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GRAMOPHONE (09/1987)
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Harmonia Mundi
HMG501251



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Reviewer: Nicholas Anderson


 

The advent of the CD seems to have prompted a flurry of interest in the music of Andre Campra (1660-1744). How curious, since he does not even have an anniversary in the offing. Well, since I'll be dead and buried by the year 2044 let alone 2060, when such junketings could take place, I might as well make the most of this welcome, if modest, enthusiasm for his music. In point of fact much of it, both for the church and for the stage, is noteworthy and this Messe de Mort or Requiem Mass affords ample proof. Its date of composition is uncertain but, since the closing fugue is an elaboration of one which he had incorporated into his grand motet of 1723, De profundis, we might suppose it to have been composed sometime after that. Others, however, place the work earlier in Campra's life.

 

During the eighteenth century there were various permutations of the content of the Requiem Mass and in Campra's version there are certain omissions. There is no Dies irae, for instance, nor a Libera me. The Benediclus, too, is excluded, though this is also true of some of Charpentier's Masses . Campra's setting is, nevertheless, quite extended and falls into seven sections - Introit; Kyrie; Gradual Offertory; Sanctus; Agnus Dei and Post Communion. These sections are further subdivided variously into recits , dialogues, duos, trios and choruses. I have long found this work of great and, it would seem, enduring beauty. Campra was a gifted theatre composer and knew well how to handle the components of an elaborate sacred work in a colourful and dramatic manner. We find evidence of that, for example, in the Gradual, whose reiterated "non , non" etc. recalls a chorus in Act 3 of Charpentier's Médée, and in the throbbing bass of the Offertory opening. But it is the quiet intensity and the strongly contemplative character of Campra's Requiem which, perhaps, strike the profoundest note. It is, furthermore, a work of considerable individuality which stands out from among the greater number of sacred works of the "Grand Siècle".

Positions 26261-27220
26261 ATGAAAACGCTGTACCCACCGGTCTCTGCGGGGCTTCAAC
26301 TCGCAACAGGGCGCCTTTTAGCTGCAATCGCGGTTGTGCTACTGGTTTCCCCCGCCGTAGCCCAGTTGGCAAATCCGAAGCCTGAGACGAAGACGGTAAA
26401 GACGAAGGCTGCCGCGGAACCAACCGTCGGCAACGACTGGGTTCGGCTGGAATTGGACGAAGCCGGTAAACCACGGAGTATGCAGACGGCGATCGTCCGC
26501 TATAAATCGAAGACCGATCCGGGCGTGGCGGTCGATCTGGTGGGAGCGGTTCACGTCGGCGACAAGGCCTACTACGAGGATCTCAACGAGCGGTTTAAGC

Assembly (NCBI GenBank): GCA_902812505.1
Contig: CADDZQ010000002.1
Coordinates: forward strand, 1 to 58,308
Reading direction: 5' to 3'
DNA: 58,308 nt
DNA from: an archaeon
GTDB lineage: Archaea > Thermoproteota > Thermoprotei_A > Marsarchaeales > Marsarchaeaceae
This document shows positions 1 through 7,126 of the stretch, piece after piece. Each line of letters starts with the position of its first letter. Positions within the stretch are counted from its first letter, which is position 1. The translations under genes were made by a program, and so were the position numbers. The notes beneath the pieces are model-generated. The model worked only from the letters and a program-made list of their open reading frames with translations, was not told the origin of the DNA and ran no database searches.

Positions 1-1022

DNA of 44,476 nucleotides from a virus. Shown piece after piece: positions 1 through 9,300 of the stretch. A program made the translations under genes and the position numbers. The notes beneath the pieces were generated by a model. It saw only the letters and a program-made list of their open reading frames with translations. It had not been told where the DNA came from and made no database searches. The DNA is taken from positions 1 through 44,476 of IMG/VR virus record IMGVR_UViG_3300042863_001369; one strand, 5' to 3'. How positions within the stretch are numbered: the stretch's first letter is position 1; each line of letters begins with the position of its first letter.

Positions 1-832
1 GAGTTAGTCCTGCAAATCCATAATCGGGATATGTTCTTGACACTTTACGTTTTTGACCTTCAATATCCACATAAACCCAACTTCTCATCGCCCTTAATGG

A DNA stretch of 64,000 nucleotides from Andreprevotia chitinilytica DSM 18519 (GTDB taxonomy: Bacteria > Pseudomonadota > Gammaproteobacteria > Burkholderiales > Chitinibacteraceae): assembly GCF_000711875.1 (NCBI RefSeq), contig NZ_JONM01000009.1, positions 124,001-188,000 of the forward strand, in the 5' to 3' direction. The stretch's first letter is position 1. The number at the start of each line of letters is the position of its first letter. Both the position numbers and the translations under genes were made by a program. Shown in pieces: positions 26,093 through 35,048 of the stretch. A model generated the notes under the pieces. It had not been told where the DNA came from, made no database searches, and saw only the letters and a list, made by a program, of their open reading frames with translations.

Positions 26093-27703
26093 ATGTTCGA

This … recording from Harmonia Mundi is the third to have been released commercially. * The performance is attentive to points of style and has some particularly convincing solo singing, notably from two British artists , John Elwes and Stephen Varcoe. Varcoe's contribution I thought outstanding in the Sanctus but throughout the solo team is a strong one. As usual, the voices of La Chapelle Royale are pleasantly blended and clear in texture. The orchestra, too, make a strong contribution with several instances of effective woodwind playing. Compared with John Eliot Gardiner's Erato account of the same work , Herreweghe may well strike us as being a little cool, a little detached; it seems a small point but in the end, I think it is the crucial one for Gardiner introduces an intensity to his reading which is persuasive. The Monteverdi Choir always sound more fervent than that of La Chapelle Royale, but I feel that Gardiner also captures the pathos of Campra 's music to a greater extent than Herreweghe. In the end it is more a matter of personal taste than a question of choosing the better performance. Herreweghe does full musical justice to Campra's score but Gardiner succeeds better in stirring our passions. The new version is beautirully recorded and, as I say, eloquently performed. Herreweghe, incidentally, prefers a lower pitch of A = 392 whilst Gardiner opts for A =415.



* The author refers to the 1987 edition.



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